PREOPERATIVE MANAGEMENT OF MAXILLOFACIAL WAR INJURIES.
Basrah Journal of Surgery,
Volume 20, Issue 2, Pages 69-74
AbstractThe complex anatomical structures of the Cervico-Facial area, makes the knowledge of the anatomical extent of the tissue damaged by war injury, and the location of the foreign body or shell, quite difficult.
The terms perforating, penetrating and avulsive wounds used in war injuries are merely superficial description; they hide the nature and the actual amount of the tissue damage.
The critical nature of some of these wounds and their fatal consequences such as those who had sever bleeding and or sever airway obstruction mandates a quick diagnosis of the injured tissue and a quickly intubated and anesthetized patients.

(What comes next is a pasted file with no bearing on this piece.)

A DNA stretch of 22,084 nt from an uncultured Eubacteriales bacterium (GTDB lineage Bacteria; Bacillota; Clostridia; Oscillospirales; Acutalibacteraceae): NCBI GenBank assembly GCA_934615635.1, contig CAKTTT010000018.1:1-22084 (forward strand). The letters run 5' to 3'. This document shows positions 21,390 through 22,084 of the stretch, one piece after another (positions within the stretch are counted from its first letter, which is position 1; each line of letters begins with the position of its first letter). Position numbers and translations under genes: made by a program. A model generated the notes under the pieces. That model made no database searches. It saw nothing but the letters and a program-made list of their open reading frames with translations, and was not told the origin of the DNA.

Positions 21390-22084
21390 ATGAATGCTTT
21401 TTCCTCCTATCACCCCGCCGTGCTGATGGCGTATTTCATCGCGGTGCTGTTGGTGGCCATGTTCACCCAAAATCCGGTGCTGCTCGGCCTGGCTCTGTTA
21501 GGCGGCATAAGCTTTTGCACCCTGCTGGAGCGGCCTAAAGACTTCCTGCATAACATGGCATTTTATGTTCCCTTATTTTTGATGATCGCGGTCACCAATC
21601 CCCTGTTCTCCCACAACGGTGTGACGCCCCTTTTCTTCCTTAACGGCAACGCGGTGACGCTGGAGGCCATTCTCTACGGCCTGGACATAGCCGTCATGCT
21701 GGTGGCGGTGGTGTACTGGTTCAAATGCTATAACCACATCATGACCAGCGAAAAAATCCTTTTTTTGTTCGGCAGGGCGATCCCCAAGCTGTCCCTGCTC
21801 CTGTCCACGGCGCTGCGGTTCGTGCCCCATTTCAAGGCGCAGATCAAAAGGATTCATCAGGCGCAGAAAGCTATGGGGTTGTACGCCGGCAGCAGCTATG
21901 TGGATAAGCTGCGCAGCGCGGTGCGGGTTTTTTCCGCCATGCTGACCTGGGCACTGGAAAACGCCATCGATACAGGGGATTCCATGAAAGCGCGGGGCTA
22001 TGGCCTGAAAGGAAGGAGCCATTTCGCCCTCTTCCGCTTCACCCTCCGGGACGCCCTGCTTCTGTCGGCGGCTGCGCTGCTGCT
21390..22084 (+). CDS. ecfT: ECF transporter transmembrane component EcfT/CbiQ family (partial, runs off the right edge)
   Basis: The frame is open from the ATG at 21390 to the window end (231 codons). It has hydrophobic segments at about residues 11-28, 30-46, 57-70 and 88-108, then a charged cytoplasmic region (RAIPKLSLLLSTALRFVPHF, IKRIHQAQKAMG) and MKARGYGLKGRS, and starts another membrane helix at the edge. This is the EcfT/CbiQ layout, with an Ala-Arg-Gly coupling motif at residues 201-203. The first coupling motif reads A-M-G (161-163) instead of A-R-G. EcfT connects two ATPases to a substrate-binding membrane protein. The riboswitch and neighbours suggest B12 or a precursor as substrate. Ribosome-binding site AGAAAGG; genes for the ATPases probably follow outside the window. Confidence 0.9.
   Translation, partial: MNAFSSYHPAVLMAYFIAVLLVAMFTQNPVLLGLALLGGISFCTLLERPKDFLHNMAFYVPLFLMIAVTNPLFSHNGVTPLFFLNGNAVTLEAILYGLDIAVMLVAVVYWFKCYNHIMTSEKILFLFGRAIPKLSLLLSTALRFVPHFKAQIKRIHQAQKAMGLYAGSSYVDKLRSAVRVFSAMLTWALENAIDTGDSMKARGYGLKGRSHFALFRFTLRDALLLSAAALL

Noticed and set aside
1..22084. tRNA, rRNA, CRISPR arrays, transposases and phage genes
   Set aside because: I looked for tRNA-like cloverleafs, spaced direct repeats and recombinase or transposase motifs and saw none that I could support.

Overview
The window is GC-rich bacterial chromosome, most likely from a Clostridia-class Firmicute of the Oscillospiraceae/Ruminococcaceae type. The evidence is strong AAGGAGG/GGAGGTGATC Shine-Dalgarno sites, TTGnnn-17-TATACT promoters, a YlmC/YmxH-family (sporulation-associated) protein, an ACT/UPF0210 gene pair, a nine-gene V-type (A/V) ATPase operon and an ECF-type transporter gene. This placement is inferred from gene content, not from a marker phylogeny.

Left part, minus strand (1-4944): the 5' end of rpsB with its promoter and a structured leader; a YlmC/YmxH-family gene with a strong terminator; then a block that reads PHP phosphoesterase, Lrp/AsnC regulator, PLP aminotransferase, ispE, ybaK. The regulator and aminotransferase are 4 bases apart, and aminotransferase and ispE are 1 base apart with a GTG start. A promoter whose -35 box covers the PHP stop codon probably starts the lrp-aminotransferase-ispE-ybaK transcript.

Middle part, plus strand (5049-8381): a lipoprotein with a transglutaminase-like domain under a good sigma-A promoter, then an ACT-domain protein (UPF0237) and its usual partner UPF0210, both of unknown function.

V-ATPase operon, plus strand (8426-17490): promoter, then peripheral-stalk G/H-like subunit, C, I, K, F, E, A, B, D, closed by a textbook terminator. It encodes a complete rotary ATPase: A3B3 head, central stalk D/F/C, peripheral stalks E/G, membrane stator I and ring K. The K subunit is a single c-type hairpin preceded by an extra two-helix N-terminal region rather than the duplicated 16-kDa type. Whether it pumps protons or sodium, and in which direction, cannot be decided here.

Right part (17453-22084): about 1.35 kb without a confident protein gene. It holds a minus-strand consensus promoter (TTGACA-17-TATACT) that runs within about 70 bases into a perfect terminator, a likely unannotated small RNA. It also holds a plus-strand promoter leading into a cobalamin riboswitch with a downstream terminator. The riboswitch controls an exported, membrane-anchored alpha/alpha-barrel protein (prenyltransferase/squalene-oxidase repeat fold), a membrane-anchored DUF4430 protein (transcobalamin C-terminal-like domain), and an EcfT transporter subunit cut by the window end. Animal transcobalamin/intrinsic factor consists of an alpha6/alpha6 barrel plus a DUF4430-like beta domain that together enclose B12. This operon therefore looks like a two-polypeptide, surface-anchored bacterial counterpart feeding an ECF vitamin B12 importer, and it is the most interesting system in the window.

It usually takes time and effort of imagination by the surgeon to follow the path of travel of the shell or bullet in different anatomical structures of the cervico-facial area in order to anticipate the amount and extent of the damaged tissues.
A simple division of the cervico-facial area into anatomical quadrants by two coronal planes, two transverse planes and two sagittal planes, helps the surgeon to remember and define the injured anatomical area, have a better localization of the foreign body and if these planes are used routinely and in a systematic way, the cervical vertebrae might be defined for any injury, and lastly these anatomical quadrants can be used by the maxillo-facial surgeon to communicate more easily with other specialists whose cooperation is of utmost important for the management of such injuries.
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